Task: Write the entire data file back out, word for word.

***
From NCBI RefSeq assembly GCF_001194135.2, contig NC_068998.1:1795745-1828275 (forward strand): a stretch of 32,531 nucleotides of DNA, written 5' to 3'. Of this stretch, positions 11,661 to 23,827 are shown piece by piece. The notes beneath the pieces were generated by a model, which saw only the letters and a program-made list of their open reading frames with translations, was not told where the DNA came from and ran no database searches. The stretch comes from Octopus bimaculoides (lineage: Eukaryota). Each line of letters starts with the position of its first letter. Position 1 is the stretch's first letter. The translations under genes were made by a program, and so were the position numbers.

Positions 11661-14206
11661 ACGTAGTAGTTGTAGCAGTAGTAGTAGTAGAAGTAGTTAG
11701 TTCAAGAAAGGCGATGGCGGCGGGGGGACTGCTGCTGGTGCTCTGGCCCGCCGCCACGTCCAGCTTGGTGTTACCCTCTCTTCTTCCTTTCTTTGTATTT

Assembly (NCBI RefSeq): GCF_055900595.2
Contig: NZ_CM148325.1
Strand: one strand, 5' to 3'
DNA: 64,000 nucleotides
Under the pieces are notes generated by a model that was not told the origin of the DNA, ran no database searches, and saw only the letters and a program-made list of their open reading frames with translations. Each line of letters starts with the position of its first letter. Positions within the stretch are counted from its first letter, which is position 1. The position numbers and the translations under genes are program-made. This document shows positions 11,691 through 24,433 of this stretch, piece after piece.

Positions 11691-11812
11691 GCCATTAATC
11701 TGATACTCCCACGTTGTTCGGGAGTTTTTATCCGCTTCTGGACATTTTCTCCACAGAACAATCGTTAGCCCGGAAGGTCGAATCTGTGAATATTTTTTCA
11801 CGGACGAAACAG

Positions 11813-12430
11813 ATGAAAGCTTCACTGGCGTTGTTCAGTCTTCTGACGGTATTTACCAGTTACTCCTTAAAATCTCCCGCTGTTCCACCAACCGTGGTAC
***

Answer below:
From NCBI RefSeq assembly GCF_001194135.2, contig NC_068998.1:1795745-1828275 (forward strand): a stretch of 32,531 nucleotides of DNA, written 5' to 3'. Of this stretch, positions 11,661 to 23,827 are shown piece by piece. The notes beneath the pieces were generated by a model, which saw only the letters and a program-made list of their open reading frames with translations, was not told where the DNA came from and ran no database searches. The stretch comes from Octopus bimaculoides (lineage: Eukaryota). Each line of letters starts with the position of its first letter. Position 1 is the stretch's first letter. The translations under genes were made by a program, and so were the position numbers.

Positions 11661-14206
11661 ACGTAGTAGTTGTAGCAGTAGTAGTAGTAGAAGTAGTTAG
11701 TTCAAGAAAGGCGATGGCGGCGGGGGGACTGCTGCTGGTGCTCTGGCCCGCCGCCACGTCCAGCTTGGTGTTACCCTCTCTTCTTCCTTTCTTTGTATTT

Assembly (NCBI RefSeq): GCF_055900595.2
Contig: NZ_CM148325.1
Strand: one strand, 5' to 3'
DNA: 64,000 nucleotides
Under the pieces are notes generated by a model that was not told the origin of the DNA, ran no database searches, and saw only the letters and a program-made list of their open reading frames with translations. Each line of letters starts with the position of its first letter. Positions within the stretch are counted from its first letter, which is position 1. The position numbers and the translations under genes are program-made. This document shows positions 11,691 through 24,433 of this stretch, piece after piece.

Positions 11691-11812
11691 GCCATTAATC
11701 TGATACTCCCACGTTGTTCGGGAGTTTTTATCCGCTTCTGGACATTTTCTCCACAGAACAATCGTTAGCCCGGAAGGTCGAATCTGTGAATATTTTTTCA
11801 CGGACGAAACAG

Positions 11813-12430
11813 ATGAAAGCTTCACTGGCGTTGTTCAGTCTTCTGACGGTATTTACCAGTTACTCCTTAAAATCTCCCGCTGTTCCACCAACCGTGGTAC